Testify by Rage Against The Machine, Room 101 on the BBC and Big Brother on Channel 4/5. Before reading 1984 the inspirations and quotations were all around me, it was only a matter of time before I’d be indoctrinated into reading this literary classic. Praise be to the Party.
1984 is a suggested vision on the future if the big wigs in charge got out of hand. Well, it was a future vision back in 1949, we’ve long since past 1984 and we aren’t being controlled by television screens and being taken down for thinking against the party. Hmm, actually that isn’t far off what’s happening now or bordering on happening… 1984 gets a lot right, even if everything is led to an extreme.
The story follows a Party member, Winston, who starts to doubt the integrity of the Party’s truth and slowly starts breaking the rules. He writes his thoughts within a diary, keeps check on how the past is changed, hangs around Proles (us common folks), enjoys sex and buys random tat related to the old times. It hits a vital point when he meets Julia, and the two go off breaking rules together. With the fears of Thought Police and Telescreens always watching, it’s only a matter of time before things take a turn for the worse. The story of the two often gets drowned out from all the exposition of the world and concepts, but it always remains captivating. No matter how grim or technical things get.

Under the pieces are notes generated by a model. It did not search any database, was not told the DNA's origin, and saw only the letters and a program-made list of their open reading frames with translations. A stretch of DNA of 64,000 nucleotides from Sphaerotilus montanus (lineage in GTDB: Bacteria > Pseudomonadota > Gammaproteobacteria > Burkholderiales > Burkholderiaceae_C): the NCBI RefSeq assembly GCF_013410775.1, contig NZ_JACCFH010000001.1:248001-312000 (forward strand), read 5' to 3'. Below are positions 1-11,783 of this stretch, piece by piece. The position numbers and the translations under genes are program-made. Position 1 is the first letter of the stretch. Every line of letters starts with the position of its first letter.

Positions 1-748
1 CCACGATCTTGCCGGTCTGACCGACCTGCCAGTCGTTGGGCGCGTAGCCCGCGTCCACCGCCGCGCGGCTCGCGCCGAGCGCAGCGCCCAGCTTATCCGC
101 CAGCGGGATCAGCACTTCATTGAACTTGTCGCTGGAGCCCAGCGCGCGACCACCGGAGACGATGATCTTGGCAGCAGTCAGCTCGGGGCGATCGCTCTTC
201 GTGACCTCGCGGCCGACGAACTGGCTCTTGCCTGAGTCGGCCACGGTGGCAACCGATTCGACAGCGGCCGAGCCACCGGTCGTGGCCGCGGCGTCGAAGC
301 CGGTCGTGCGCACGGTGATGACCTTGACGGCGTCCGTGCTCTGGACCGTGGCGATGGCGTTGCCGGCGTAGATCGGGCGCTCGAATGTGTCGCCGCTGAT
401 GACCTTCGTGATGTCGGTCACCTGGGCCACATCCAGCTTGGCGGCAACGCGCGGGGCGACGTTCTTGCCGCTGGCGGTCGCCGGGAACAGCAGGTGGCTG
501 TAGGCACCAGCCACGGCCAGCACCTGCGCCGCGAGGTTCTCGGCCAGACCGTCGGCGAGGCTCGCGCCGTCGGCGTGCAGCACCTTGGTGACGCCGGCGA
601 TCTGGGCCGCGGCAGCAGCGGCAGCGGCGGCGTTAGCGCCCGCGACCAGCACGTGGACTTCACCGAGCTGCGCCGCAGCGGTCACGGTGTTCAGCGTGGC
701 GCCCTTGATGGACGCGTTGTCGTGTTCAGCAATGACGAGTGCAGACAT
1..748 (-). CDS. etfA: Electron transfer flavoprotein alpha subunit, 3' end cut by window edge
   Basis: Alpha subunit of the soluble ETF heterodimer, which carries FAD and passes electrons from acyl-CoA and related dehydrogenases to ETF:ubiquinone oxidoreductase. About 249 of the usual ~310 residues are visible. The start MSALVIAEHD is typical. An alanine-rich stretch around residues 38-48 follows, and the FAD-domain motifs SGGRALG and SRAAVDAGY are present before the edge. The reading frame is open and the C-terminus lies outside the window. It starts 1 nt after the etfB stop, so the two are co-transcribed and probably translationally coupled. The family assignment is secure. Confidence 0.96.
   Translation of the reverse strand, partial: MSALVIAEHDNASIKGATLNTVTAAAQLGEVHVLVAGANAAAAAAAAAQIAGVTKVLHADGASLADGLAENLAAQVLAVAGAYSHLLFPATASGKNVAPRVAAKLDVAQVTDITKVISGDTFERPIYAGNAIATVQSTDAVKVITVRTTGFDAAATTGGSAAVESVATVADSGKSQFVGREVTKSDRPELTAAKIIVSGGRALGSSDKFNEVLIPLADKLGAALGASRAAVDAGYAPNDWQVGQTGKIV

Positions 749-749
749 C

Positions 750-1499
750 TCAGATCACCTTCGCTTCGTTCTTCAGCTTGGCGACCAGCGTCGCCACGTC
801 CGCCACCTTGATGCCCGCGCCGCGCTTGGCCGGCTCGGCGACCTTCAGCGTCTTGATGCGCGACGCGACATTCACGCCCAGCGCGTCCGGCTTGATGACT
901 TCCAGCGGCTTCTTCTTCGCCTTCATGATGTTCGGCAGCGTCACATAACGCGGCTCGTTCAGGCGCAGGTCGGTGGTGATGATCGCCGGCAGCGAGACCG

1984’s story may get bogged down by all the discussion on a totalitarian state, but it serves as a warning, one which is as relevant today as it was in 1984.